Knowing the difference between paint transfer and paint scratch can save you from a lot of costly body repairs later on. Unattended damages can worsen in time and expose your vehicle’s surfaces to the elements. This can lead to premature rusting and other issues. In this post, we will give you the distinguishing features of these two types of car paint damages and how they should be repaired.
Comparison of Paint Transfer and Paint Scratch
A lot of people confuse paint transfer for paint scratch, when in reality, they are two different car paint damages. So how do you distinguish one from the other?
This condition occurs when your car comes into contact with an object or another vehicle, then in the process, transfers the object’s paint into your car’s surface. (See image on the left for reference.)
The easiest way to identify paint transfer is by checking if the damage just lies on top of your vehicle’s paint. Think: stickers or adhesive.
Although paint transfer is not too difficult to remove, it requires a lot of effort, especially if it has affected a large area. First, you have to clay bar it. Some transfers, however, cannot be removed by clay bar alone. You will need a polishing compound. Put some compound on a rag then apply it on the affected area. Buff and polish.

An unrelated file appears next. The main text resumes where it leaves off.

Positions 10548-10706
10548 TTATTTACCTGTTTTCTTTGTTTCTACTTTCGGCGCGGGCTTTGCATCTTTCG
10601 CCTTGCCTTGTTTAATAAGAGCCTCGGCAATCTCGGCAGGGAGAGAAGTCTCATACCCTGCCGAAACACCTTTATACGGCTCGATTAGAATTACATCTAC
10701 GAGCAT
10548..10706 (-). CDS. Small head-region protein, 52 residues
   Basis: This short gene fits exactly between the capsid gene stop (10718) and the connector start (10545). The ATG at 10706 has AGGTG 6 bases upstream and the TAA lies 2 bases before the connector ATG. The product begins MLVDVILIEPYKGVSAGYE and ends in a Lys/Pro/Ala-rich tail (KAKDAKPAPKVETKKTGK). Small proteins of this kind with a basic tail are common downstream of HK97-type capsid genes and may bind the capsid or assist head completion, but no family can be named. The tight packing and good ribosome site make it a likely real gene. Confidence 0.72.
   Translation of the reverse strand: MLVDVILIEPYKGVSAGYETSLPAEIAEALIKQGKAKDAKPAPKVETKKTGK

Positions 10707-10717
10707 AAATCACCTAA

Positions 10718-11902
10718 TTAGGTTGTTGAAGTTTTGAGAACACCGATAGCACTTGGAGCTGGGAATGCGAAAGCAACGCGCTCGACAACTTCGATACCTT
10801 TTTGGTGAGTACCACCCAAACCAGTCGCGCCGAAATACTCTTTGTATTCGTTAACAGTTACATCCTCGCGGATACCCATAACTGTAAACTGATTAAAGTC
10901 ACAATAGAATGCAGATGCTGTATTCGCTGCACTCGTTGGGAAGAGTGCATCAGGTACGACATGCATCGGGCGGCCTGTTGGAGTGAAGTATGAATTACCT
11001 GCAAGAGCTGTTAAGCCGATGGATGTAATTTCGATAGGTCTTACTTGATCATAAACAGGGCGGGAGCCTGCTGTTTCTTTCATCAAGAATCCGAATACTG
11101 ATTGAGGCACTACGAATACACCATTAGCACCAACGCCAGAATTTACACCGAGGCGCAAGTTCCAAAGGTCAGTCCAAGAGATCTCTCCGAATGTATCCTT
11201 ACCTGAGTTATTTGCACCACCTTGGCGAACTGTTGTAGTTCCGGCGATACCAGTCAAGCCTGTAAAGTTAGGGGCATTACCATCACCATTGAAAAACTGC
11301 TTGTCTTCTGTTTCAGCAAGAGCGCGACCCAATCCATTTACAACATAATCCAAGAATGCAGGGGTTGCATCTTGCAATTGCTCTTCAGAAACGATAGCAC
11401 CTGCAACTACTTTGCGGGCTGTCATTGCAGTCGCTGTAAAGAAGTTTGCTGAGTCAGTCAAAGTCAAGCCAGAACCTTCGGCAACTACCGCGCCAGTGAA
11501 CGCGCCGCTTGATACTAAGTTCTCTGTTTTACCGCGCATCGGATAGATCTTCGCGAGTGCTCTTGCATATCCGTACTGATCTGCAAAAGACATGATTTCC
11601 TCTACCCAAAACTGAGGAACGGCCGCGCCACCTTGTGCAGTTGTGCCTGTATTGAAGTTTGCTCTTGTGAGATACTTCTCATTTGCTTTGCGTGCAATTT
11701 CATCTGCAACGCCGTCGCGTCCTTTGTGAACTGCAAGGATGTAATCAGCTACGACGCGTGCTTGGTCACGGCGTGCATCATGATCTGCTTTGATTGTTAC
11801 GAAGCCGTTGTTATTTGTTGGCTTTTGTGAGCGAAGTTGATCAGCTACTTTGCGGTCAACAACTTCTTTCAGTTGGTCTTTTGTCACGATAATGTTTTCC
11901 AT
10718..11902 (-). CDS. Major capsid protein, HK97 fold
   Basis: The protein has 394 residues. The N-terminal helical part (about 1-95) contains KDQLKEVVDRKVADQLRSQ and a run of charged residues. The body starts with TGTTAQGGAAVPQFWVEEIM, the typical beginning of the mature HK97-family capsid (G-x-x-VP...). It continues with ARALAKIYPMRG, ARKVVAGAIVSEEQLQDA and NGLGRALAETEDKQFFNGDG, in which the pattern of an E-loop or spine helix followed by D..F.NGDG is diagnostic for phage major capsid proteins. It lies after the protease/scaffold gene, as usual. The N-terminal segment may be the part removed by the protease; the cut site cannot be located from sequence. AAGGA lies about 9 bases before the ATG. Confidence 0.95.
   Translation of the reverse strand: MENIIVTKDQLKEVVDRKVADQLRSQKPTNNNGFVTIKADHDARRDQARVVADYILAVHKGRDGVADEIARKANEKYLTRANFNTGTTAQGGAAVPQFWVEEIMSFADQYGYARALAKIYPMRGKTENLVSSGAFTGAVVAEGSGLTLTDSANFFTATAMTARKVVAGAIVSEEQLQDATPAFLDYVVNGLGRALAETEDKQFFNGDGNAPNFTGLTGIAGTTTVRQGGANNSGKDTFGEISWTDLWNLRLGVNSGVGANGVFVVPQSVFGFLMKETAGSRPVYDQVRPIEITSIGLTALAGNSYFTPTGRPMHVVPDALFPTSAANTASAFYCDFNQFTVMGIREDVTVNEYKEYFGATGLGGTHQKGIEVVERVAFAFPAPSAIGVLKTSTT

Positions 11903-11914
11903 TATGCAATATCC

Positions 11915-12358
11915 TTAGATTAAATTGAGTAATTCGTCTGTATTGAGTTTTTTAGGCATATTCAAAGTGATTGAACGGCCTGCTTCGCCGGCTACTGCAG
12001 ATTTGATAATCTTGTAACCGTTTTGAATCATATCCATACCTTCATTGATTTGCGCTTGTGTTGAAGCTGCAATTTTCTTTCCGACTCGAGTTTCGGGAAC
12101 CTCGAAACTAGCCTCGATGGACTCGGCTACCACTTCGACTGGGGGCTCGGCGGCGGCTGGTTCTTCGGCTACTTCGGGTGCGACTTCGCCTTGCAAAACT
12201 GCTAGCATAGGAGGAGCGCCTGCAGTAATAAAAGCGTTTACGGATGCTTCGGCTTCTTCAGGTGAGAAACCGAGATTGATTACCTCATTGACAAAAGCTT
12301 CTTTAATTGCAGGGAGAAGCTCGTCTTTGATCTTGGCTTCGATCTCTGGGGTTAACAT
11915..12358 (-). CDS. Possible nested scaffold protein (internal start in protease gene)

Got stubborn paint transfer? Use 3000 grit sandpaper. It has enough grit to get rid of paint marks without damaging the clearcoat. Do not go overboard when sanding, or you’ll end up damaging your car’s paint in the process.
Whereas paint transfer lies on top of a vehicle’s paint, paint scratches, as the name implies, “graze” the surface. (See image on the right for reference.) Paint scratch removal is more complicated, more so if the damage goes deep into the paint. There are different types of car scratches, each named after the layer. For example, the clearcoat paint scratch affects the clearcoat, the primer scratch has already reached the vehicle’s basecoat or primer, and so on.
You can distinguish a paint scratch from a paint transfer by running a finger over the affected area. If you feel some kind of an indentation, chances are huge that it’s a paint scratch.
To properly repair a paint scratch, you’ll need to clean the area, put some filler to raise the scratch’s level, then wet sand it. Buff and polish.
Your Best Option
Being aware of the difference between paint transfer and paint scratch gives you an idea as to how you can properly address your issue, save you a lot of time, money and effort from doing trial and error repairs. Yes, you can do it yourself, but you’ll need the necessary skills, tools, materials and experience. Otherwise, your car’s paint might end up with more damage.
If you want best results, consider professional detailing services. They can help identify if your paint damage is a transfer or a scratch then suggest the best way to resolve your issue.
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